At the same time, an argument based on facts may not get you anywhere fast. The great recent example of this was the healthcare debate where single payer advocates faced heavy seas and storms of criticism. We were not just shut out by what Jane Hamsher so aptly called the liberal veal pen but faced fairly uniform opposition from the main posters at sites like Jane Hamsher's Firedoglake as well. Just as it never helped the left blogosphere vis-à-vis conservatives, it did not help us at all with this segment of progressives that events proved us right. Indeed Jane's belated opposition to Obamacare was declared a great victory for progressive thinking.

Censorship fits into this because it is part and parcel of this system of opaqueness. It is insidious, not just because it is arbitrary and prevents discussion. It is hidden. You don't know what's been censored or why because it has been censored. How can you even know censorship is a problem if any discussion of it is itself censored? This was the position I was in at Firedoglake, a progressive blog. I found it to be intolerable so I decided to leave. I wrote a farewell post again at the Seminal to let some of the people I had got to know there that I was leaving. I had a terrible time even getting the post up. There was a barrage of various error messages, but at last I succeeded. In the post, I had expressed some fear that it too would be censored. I was correct. There was just time for one person to comment before it too was pulled.

As I said, the ironies abound. I, a serious and long time commenter, got censored three times in one day at a progressive blog which has no censorship problem because it not only practices censorship but censors discussion of its censorship, and this began immediately under the nose of one of the progressive left's major free speech defenders. If there is a lesson in this, I would say that the left needs to stop trying to be a player, making dubious alliances, and engaging in even more dubious practices. It needs to get back to its core values. Without them, we are just another player on the make, and as history has taught us there are so many others and they are so very much better at it.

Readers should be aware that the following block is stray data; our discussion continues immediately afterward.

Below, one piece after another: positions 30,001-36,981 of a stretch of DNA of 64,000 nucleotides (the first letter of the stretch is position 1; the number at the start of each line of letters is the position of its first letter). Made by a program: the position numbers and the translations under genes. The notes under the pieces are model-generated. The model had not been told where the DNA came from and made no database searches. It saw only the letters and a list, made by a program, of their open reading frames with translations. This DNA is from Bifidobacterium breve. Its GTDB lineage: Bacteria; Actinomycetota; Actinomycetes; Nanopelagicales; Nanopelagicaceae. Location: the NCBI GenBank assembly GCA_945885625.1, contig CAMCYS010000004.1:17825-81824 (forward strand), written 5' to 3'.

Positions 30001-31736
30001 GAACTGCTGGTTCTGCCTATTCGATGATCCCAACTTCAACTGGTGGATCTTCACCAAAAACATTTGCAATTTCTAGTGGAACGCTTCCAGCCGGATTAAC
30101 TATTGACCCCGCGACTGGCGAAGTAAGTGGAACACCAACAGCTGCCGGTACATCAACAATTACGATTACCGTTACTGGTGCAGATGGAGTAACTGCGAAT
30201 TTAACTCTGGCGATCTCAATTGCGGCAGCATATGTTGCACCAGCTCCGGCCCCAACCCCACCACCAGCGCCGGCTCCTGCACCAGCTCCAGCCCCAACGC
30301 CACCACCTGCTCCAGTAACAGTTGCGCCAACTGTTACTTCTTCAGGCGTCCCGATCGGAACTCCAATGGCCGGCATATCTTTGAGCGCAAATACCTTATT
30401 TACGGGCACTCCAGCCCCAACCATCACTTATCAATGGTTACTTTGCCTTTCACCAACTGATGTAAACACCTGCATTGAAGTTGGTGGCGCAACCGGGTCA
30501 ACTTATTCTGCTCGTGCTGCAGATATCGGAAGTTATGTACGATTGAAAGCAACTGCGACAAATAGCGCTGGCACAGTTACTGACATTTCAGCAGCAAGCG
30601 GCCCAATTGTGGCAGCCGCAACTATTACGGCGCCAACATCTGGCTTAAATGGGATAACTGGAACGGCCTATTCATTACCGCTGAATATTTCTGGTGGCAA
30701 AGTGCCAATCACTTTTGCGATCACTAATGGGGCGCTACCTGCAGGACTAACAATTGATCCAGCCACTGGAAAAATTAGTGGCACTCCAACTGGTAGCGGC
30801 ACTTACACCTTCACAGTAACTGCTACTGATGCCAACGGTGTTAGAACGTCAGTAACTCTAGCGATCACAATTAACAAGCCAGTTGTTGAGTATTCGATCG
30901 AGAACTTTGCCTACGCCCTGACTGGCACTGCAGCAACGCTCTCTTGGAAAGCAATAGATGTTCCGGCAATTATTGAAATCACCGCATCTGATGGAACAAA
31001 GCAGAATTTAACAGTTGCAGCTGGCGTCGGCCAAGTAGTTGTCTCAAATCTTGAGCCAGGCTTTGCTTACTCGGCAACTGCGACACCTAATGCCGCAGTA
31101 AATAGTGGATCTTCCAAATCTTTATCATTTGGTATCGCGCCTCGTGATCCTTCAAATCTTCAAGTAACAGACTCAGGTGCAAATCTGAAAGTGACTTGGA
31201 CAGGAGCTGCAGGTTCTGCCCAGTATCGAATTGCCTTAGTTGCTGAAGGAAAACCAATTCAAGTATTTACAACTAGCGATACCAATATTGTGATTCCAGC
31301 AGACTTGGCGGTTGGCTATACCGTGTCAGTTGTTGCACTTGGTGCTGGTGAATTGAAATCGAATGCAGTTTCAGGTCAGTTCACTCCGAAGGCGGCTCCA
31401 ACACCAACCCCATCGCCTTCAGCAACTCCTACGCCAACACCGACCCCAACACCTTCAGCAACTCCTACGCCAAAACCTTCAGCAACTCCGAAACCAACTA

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Submitted by libbyliberal on

Hugh,

During my time "in the lake" I appreciated your strong, compelling, wise voice.

Your share above resonates. Thanks for taking a stand of truth to abusive power.

FDL's loss, corrente's great gain! Kudos to lambert, too, for your and for my "higher ground!"

Looking forward to hearing more from you!

best, libby

Vision without action is a daydream. Action without vision is a nightmare. (Japanese proverb)

twig's picture
Submitted by twig on

especially this:

Censorship fits into this because it is part and parcel of this system of opaqueness. It is insidious, not just because it is arbitrary and prevents discussion. It is hidden. You don't know what's been censored or why because it has been censored. How can you even know censorship is a problem if any discussion of it is itself censored?

Similar sort of thing happened to me (and who knows how many others) at DK. My posting and commenting privileges were blocked until I agreed not to side with others who were "insulting" Obama followers with terms like Obamabot.